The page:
Godwin Okoduwa

Farming and Selling are arguably one of the two most important processes involved in Agriculture. Everything involved in the demand and supply chain in agriculture hinges on the effectiveness of farming and selling. When there is a demand for certain kinds of crops or animal produce, farming is the only way to create the possibility of such demands being met; and what makes this possibility to become a reality is the effectiveness of marketing and sales.

While farming and selling cut across all categories of farm products, the processes involved in each of them may slightly vary across products. The principles remain the same, but the applications are different and individualized. For instance, the way farming of poultry products is carried out is totally different from the way vegetables are farmed, even though both processes are regarded as ‘farming’.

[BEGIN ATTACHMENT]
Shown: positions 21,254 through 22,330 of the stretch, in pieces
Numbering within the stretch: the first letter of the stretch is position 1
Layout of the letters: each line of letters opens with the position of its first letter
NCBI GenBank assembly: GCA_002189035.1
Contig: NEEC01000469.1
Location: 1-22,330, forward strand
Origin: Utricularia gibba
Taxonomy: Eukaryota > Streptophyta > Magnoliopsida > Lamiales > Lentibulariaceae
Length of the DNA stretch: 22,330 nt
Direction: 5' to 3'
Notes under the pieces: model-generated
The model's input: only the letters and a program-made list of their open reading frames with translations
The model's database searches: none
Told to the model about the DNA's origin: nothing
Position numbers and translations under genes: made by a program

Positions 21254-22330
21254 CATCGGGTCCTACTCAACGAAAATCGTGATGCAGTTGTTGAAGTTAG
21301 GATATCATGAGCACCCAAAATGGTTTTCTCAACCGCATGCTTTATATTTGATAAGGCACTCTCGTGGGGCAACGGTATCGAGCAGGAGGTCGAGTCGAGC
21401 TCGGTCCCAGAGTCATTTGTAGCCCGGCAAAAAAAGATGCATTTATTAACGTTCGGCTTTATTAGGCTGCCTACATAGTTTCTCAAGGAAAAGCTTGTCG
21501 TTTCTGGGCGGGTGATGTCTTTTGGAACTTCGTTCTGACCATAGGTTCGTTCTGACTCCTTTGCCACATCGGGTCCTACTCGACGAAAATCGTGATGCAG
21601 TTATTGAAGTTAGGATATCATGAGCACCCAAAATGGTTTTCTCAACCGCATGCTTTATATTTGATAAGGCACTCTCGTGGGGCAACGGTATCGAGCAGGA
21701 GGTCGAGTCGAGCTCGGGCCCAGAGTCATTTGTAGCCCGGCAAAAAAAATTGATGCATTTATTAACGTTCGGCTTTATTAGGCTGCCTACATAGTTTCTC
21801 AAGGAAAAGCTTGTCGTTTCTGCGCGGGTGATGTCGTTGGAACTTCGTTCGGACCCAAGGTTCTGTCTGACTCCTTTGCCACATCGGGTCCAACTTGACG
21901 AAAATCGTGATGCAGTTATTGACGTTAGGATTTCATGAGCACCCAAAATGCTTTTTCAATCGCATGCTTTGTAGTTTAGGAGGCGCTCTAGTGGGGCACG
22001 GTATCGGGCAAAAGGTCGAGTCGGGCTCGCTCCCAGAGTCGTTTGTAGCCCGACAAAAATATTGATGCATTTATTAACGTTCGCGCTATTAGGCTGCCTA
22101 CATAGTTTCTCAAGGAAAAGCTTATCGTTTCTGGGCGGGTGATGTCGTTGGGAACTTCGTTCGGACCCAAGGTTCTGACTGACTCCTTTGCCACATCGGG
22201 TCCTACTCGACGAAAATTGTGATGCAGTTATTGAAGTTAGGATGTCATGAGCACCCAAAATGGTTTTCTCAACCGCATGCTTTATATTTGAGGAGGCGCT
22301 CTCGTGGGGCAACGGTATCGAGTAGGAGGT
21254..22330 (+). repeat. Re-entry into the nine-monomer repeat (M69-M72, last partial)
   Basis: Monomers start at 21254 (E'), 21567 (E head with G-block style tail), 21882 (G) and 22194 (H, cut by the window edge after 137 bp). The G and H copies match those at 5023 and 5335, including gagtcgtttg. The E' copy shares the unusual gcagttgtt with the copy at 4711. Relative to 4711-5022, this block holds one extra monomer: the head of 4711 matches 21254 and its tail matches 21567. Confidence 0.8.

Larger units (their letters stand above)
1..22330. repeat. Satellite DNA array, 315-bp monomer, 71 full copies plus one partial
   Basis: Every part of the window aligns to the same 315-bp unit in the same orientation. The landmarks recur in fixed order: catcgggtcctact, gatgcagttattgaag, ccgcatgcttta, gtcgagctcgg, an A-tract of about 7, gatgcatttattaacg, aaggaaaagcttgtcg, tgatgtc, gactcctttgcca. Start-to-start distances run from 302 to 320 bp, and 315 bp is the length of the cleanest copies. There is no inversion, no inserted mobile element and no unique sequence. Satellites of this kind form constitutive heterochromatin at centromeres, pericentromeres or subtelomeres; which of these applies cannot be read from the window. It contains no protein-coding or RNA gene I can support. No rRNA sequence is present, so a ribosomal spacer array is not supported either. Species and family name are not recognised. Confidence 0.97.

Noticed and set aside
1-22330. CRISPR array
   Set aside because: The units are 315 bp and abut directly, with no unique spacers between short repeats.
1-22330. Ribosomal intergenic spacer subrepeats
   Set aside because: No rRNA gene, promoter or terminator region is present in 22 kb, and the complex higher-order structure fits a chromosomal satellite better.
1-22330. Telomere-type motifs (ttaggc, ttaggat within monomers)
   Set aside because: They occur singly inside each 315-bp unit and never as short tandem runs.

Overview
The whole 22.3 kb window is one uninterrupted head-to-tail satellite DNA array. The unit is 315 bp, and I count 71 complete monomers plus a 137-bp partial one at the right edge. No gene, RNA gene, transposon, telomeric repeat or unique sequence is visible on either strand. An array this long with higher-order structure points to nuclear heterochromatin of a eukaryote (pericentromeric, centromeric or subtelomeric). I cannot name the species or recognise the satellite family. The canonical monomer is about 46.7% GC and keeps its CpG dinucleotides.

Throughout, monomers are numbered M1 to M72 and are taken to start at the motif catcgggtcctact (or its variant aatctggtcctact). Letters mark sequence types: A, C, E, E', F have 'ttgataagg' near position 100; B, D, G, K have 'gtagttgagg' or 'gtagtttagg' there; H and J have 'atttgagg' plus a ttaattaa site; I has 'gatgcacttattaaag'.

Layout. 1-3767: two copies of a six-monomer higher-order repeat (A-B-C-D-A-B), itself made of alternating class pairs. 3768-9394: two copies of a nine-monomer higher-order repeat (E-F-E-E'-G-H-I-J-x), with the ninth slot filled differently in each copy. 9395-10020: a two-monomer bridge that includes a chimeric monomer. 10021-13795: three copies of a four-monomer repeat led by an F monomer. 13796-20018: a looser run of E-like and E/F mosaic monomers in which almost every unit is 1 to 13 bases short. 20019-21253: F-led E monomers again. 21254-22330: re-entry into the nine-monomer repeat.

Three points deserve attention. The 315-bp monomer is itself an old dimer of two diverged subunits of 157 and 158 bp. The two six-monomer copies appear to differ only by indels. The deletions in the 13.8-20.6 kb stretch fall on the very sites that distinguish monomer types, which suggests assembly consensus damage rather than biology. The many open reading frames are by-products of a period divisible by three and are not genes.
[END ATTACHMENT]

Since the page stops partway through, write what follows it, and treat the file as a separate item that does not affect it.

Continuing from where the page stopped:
We shall explore the nitty-gritty involved in the farming and selling of the following agricultural products: Soya, and Goats/Rams.

Soya bean (also called ‘Soya’ or Soyabean’) is a leguminous pea-like crop that is grown in many parts of the world. It was first cultivated in China since as far back as the 11th Century and has now found favorable habitat in other parts of Asia and Africa.